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The “At Least” Scenario
In this video we’re gonna talk about an incredible time saving shortcut. So first of all we need a slightly broader view. As a general rule, we’ve talked about the Complement Rule already. This Complement Rule can sometimes be used as a shortcut in some problems. In some of the later videos we’ll talk about this more broadly. Using the Complement Rule as a shortcut.
And I’ll say right now, ordinarily, the hard thing about using it as a shortcut is recognizing that one could do this. We read the problem and then we have to have the insight, oh wait a second, maybe it would be easier instead of calculating directly what they’re asking, to calculate the probability that it doesn’t happen, and then subtract that from one.
So once you recognize that,. Then, the Complement Rule will save you time, but you have to have that recognition. Well, here, I’m gonna show you one case where that recognition will not be a problem, it’ll be an automatic clue, and 100% of the time you know, you can use the Complement Rule as a shortcut, so that’s what makes this such an efficient and powerful shortcut.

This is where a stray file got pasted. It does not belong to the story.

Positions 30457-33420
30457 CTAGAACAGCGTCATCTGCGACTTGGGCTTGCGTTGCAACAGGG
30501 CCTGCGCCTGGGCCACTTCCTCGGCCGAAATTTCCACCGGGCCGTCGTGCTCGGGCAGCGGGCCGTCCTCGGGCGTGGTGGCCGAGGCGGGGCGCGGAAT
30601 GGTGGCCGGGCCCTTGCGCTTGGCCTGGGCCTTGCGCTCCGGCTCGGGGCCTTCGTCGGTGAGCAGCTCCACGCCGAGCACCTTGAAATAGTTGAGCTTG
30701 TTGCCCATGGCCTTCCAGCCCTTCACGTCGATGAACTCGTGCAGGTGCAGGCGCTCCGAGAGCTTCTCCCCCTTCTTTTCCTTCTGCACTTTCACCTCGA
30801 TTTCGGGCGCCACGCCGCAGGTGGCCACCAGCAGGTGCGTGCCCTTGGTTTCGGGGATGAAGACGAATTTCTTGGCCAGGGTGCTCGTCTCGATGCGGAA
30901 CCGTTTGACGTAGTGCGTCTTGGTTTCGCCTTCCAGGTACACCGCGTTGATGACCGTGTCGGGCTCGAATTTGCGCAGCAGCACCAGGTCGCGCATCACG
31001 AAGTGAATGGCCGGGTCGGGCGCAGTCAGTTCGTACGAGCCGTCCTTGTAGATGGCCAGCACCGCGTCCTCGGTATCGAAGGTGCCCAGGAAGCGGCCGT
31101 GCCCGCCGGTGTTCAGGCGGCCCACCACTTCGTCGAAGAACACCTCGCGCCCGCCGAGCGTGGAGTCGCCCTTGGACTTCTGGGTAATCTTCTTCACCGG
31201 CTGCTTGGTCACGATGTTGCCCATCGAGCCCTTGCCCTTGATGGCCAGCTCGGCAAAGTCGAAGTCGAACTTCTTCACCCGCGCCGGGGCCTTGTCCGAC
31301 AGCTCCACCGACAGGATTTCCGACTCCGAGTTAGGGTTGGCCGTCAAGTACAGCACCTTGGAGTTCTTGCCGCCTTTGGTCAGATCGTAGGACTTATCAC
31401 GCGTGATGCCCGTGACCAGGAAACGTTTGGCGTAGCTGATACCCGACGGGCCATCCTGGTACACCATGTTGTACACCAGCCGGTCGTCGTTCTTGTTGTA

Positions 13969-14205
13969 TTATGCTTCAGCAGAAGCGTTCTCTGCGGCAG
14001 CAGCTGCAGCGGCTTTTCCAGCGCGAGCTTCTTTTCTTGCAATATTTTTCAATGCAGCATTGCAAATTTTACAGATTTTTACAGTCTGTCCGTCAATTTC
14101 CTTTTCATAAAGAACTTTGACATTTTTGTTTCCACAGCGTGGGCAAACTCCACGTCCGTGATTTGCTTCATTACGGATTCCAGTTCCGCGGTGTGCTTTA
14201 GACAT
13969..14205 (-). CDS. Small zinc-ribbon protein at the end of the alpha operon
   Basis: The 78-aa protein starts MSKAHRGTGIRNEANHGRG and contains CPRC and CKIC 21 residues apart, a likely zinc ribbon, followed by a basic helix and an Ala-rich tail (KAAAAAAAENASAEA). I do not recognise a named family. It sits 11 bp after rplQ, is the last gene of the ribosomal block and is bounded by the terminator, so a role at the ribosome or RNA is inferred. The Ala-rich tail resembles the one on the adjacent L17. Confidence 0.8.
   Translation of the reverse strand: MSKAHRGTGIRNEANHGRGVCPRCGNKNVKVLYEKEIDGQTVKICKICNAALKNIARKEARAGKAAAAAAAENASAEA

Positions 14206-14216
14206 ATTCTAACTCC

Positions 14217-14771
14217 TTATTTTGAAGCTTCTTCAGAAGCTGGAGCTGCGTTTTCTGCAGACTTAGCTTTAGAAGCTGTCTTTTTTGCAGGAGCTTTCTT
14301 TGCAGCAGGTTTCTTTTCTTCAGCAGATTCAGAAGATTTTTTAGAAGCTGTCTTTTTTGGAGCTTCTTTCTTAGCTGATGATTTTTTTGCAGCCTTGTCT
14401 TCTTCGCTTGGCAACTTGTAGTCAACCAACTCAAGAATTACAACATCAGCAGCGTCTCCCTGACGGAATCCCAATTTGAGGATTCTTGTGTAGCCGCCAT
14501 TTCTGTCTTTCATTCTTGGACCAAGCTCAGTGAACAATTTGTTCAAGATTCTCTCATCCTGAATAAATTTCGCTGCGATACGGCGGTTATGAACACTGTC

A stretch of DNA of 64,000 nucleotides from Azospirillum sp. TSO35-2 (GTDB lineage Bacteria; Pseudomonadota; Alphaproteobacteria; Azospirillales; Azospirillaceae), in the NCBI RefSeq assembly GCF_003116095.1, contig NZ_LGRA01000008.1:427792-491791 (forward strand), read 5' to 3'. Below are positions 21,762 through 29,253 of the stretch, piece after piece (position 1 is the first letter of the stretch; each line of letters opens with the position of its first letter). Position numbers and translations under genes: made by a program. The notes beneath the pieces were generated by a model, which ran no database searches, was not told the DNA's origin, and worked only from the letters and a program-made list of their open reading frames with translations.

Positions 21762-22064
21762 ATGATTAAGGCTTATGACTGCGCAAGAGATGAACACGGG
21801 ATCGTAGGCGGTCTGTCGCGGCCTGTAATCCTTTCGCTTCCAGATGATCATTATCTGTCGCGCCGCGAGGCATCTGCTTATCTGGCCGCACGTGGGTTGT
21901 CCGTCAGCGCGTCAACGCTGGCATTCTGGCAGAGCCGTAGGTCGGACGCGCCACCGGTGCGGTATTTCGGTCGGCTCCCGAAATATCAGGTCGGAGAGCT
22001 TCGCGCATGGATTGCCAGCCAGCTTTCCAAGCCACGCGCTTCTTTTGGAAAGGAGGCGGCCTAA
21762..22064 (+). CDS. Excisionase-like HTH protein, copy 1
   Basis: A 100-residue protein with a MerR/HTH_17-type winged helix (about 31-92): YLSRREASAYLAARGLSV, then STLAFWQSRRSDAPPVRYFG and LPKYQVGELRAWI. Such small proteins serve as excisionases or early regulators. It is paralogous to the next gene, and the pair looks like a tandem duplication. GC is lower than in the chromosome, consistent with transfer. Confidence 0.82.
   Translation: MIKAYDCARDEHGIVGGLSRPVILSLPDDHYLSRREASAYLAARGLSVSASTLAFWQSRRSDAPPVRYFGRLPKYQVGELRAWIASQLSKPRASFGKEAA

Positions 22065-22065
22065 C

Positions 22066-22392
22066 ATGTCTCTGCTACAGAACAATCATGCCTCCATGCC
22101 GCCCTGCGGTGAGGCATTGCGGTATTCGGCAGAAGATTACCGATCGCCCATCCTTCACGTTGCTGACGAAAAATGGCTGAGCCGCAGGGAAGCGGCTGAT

Here’s the big idea. When you see the words “at least” in a probability question, use the Complement Rule as a shortcut. Now in particular, whenever the words at least appear on the test, it is almost always part of the phrase, at least one. This is a huge advantage for us.
Now why would this be? Let’s think this through. Suppose there are six trials of something. We’re rolling six dice, we’re flipping six coins, something like that. And we want to know the probability of at least one success. Think about the number of successes.
Suppose I’m flipping six coins, how many heads could I get if I flip six coins? Well, theoretically I could get anything from zero heads, if it were all tails, up to six heads, all heads. Now of course, these are not all equally likely but all of them are possible. So, what would be the set, at least one, so at least one would be one or more. All of these are at least one, we could say this box here, that’s the set at least one.